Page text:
skip navigation

PUBLICATIONS

Register for Latest Research

Stay Informed
Register with NCJRS to receive NCJRS's biweekly e-newsletter JUSTINFO and additional periodic emails from NCJRS and the NCJRS federal sponsors that highlight the latest research published or sponsored by the Office of Justice Programs.

NCJRS Abstract

The document referenced below is part of the NCJRS Virtual Library collection. To conduct further searches of the collection, visit the Virtual Library. See the Obtain Documents page for direction on how to access resources online, via mail, through interlibrary loans, or in a local library.

 

NCJ Number: 97306 Find in a Library
Title: Normality of Incest - Father-Daughter Incest as a Form of Family Violence - Evidence From Historical Case Records (From Rape and Sexual Assault, P 70-82, 1985, Ann W Burgess, ed. - See NCJ-97300)
Author(s): L Gordon; P O'Keefe
Date Published: 1985
Page Count: 13
Sponsoring Agency: Garland Publishing, Inc.
New York, NY 10003-3304
National Institute of Mental Health
Bethesda, MD 20852
Grant Number: 5 R01 MH 33264-03
Sale Source: Garland Publishing, Inc.
19 Union Square
West Floor 8
New York, NY 10003-3304
United States of America
Language: English
Country: United States of America
Annotation: This study of 50 cases of incest examines the incidence and 'taboo' of incest as well as the relational and family dynamics of incest.
Abstract: Study data came from an examination of 502 randomly chosen cases from the files of three nonsectarian, private Boston social work agencies. The 502 cases were all those containing confirmed allegations of child abuse, child neglect, marital violence, or incest and came from a larger sample of 1,534 cases. Of the 502 cases, 50 (10 percent) had incestuous episodes. The incest relationships were mainly heterosexual, with 49 males among the 50 partners. Two-thirds of the relationships continued for several years. Victims' resistance through attempts to flee, fighting back, telling the police, and telling others was generally higher in incest cases than in other forms of family violence. Just under half of the assailants were biological fathers. Stress factors such as drunkenness, unemployment, and single parenthood tended to be less for incest perpetrators than for other perpetrators of abuse. Incest is a social problem largely because it is coercive. It does not appear to be a tabooed behavior because of its frequency and the absence of strong prohibitive conditioning. Finally, it does not appear to be provoked by severe external stress. Further research should focus on internal family dynamics and power relations, because the pattern most consistently associated with incest was extreme male domination of the family. Data tables, notes, and 28 references are supplied.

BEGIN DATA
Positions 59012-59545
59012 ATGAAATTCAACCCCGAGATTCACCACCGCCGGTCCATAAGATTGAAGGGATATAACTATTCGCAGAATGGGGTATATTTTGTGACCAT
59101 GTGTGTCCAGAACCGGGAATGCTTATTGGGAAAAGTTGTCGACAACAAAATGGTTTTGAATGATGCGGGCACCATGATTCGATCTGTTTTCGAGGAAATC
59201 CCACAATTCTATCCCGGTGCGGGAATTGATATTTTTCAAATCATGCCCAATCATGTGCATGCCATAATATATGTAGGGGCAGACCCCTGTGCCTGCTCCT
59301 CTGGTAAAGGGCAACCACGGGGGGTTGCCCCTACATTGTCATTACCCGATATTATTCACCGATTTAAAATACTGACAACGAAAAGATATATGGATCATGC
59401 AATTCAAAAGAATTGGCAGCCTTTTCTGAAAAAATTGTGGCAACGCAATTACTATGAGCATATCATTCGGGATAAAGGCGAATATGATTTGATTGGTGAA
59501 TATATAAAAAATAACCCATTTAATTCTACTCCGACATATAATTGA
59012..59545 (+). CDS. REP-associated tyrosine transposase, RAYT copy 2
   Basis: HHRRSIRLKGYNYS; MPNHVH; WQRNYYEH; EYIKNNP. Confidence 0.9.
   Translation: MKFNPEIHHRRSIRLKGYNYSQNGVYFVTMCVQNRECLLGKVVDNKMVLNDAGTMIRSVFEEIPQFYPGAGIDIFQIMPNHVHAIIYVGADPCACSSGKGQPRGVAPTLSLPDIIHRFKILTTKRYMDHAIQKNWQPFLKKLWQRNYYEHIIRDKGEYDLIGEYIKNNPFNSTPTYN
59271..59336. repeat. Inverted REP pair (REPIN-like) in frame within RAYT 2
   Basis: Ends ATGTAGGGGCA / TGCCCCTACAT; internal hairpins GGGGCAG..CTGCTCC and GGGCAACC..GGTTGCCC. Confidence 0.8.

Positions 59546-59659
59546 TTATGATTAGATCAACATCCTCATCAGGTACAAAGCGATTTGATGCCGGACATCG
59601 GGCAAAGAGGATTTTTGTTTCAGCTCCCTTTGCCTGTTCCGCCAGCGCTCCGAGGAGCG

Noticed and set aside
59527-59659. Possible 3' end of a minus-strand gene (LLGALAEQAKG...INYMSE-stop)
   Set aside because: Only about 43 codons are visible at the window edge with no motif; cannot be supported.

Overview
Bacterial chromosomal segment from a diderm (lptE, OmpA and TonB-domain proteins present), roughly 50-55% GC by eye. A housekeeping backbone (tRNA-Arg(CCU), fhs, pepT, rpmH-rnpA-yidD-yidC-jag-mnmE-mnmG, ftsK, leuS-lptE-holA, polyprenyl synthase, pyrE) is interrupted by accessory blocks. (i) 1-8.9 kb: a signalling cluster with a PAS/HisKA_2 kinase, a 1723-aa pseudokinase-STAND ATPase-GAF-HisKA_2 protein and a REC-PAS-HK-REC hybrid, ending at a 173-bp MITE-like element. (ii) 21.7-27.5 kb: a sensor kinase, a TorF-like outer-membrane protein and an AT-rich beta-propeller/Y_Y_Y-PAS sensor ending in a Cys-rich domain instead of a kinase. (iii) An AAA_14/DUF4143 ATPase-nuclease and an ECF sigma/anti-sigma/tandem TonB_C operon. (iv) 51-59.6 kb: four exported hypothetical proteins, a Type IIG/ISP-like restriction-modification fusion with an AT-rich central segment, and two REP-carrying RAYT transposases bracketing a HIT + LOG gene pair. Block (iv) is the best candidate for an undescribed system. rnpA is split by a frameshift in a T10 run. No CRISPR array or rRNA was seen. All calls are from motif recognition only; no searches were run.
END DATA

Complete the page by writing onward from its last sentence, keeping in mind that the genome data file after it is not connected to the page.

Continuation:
Index Term(s): Behavior under stress; Domestic assault; Domestic relations; Family offenses; Incest
Note: *This document is currently unavailable from NCJRS.
To cite this abstract, use the following link:
http://www.ncjrs.gov/App/publications/abstract.aspx?ID=97306

*A link to the full-text document is provided whenever possible. For documents not available online, a link to the publisher's website is provided. Tell us how you use the NCJRS Library and Abstracts Database - send us your feedback.